Last Saturday people in Buffalo, NY and Edinburgh, Scotland suddenly found themselves wondering, "What was that?" Residents of upstate New York and parts of the UK report a loud boom heard at the same time but 3000 miles apart. The story is in the DailyMailOnline.
Astronaut James McDivitt said he looked out the window of his Gemini IV spacecraft in orbit around the Earth in June of 1965 and what he saw wasn't the second-stage booster rocket that NASA later suggested he saw. Read more at WorldUFOPhotosAndNews.org.
For weeks leading up to Thanksgiving, the live bird meandered up and down the streets of Tunkhannock, spreading a spirit of good old-fashioned fun throughout the little town.
Hector stopped traffic. Hector ate Cheerios and M&Ms. Hector pecked at the doors of a motel and a bank and ate pretzels right from the hand of an admirer. People went looking for Hector just to show their kids. Parents, grandparents and strangers all laughed together.
Traditional hometown feelings that the good people of Tunkhannock successfully work so hard to maintain – that special safe and secure feeling that so many little towns miss – seemed all the more powerful.
Hector made Tunkhannock homier than it already is.
Mayor Norman Ball even pardoned Hector for Thanksgiving.
Whenever you caught a glimpsed of Hector you suddenly forgot the terrible trouble in the world and briefly, just briefly, thought that everything was all right.
Of course everybody knew that most people would sit down to a Thursday feast that included Hector's cousins as part of the menu.
But Hector would be spared.
Like Rudolf- the red-nosed reindeer, Hector was one of a kind. Dressed in nothing but traditional gobbler dignity, Hector offered the townspeople a goofy kind of gobbler love that only Hector could show.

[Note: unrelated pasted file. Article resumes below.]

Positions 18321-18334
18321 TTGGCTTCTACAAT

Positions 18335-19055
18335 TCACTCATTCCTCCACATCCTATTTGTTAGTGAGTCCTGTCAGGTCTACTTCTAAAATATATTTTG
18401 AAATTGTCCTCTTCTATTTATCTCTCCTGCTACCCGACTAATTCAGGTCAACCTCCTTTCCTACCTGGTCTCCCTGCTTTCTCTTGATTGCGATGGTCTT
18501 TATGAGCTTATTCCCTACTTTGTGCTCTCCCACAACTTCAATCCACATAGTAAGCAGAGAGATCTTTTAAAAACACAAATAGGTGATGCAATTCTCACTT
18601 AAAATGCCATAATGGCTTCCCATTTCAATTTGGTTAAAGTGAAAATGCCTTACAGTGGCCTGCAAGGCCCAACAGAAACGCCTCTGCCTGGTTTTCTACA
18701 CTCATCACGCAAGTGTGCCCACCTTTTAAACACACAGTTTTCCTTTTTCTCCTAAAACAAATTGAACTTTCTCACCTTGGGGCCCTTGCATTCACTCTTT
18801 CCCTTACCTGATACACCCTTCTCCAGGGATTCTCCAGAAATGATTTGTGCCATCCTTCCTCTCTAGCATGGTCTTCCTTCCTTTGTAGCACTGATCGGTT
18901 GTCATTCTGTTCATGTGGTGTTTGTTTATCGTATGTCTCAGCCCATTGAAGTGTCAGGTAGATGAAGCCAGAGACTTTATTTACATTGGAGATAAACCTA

Then state Game Commission agents killed him.
So long Hector.
Commission agents claimed Hector was a "traffic hazard," nothing but trouble, an accident waiting to happen, a catastrophe instead of a celebration.
Mayor Ball said a man with a gun took Hector out along a stretch of otherwise serene rural road.
A woman called the show Monday and said she saw flashing lights at the scene of the slaughter and wonders how a commission officer could even legally discharge a weapon that close to a highway teeming with people on the road for holiday shopping.
A Tunkhannock resident said that game commission apologists were now spreading the tale that Hector was sick and that he – or she, since Hector's turkey gender is in dispute – even attacked somebody.
Show me the paperwork. Did state officials test poor Hector's carcass for disease? Did witnesses see the alleged attack? Even so, how hard is it to throw an Army blanket over a friendly and trusting turkey's head before shuffling him or her off to a sanctuary for safe-keeping and care?
I'll bet the 9-year-old girl whose mother called the show and said her daughter has been crying for two days over Hector's loss could have figured out a way to keep a fine-feathered fowl alive and well.
Instead, enter the giblet goon squad.
I didn't know that turkey sanctuaries exist. But people who know such things in Tunkhannock tell me they do, and not very far away. But I do know that something as simple as a wild turkey can and did bring joy to a town where not everybody is doing as well economically as they deserve to be doing and could use a little simple cheer to help make them happy.
The sad lesson here is that too many public servants serve nobody but themselves. They act before they think. They sometimes don't even think. Their search for common sense is continually hunting without a license.
Hector's legacy is forever free because Hector taught us something nice.
The state game commission taught us something foul.